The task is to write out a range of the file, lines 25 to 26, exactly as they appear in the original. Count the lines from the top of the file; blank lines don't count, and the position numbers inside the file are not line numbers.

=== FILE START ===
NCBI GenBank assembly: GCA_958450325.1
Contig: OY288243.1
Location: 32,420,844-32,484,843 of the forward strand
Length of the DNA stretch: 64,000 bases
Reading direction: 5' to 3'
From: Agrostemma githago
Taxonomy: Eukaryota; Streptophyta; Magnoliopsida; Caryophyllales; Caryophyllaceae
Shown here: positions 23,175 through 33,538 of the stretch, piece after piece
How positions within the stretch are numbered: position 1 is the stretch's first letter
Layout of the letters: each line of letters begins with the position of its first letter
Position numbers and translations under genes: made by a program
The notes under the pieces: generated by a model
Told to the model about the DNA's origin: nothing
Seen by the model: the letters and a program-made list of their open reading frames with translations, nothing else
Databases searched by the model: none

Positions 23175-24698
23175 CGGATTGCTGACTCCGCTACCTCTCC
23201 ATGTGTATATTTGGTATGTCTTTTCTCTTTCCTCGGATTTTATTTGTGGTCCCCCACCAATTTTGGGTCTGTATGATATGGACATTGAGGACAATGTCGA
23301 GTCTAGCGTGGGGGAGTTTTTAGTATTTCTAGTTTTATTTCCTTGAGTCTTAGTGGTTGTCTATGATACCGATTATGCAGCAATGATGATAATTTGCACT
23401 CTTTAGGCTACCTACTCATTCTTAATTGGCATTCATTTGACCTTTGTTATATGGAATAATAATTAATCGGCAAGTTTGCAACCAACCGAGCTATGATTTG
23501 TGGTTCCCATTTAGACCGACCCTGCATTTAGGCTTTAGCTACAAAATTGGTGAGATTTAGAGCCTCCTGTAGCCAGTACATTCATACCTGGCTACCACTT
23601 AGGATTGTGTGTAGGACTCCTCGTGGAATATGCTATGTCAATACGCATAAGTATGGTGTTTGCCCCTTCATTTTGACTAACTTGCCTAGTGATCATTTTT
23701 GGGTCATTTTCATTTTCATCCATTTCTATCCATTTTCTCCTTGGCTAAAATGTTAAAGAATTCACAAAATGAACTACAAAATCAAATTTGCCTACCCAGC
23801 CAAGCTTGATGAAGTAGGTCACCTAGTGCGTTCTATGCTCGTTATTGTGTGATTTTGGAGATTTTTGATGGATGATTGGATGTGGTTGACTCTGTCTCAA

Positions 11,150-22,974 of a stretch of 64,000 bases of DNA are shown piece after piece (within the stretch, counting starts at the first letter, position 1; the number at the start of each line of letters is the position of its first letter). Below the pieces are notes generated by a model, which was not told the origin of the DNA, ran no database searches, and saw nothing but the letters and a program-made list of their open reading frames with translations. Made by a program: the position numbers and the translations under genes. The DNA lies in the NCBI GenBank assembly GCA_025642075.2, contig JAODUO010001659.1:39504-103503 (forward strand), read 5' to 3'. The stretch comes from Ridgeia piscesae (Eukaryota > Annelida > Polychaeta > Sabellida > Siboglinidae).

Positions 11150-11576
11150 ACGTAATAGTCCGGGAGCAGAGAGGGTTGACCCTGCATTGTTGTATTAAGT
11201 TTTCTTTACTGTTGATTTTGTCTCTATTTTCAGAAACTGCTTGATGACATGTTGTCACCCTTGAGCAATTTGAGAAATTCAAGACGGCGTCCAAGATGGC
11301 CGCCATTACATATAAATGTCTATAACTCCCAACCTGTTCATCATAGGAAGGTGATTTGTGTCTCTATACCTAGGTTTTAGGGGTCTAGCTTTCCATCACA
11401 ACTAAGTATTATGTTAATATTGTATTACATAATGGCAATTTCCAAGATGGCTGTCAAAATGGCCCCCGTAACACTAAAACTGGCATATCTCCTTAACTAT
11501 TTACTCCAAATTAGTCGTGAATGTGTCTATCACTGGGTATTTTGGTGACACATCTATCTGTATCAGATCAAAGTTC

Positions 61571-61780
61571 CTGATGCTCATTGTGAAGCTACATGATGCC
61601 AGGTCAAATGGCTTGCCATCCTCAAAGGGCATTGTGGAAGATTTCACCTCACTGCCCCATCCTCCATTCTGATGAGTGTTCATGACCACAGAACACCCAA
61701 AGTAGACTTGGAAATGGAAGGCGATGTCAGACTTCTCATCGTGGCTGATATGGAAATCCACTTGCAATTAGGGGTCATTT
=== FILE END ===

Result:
Positions 11,150-22,974 of a stretch of 64,000 bases of DNA are shown piece after piece (within the stretch, counting starts at the first letter, position 1; the number at the start of each line of letters is the position of its first letter). Below the pieces are notes generated by a model, which was not told the origin of the DNA, ran no database searches, and saw nothing but the letters and a program-made list of their open reading frames with translations. Made by a program: the position numbers and the translations under genes. The DNA lies in the NCBI GenBank assembly GCA_025642075.2, contig JAODUO010001659.1:39504-103503 (forward strand), read 5' to 3'. The stretch comes from Ridgeia piscesae (Eukaryota > Annelida > Polychaeta > Sabellida > Siboglinidae).

Positions 11150-11576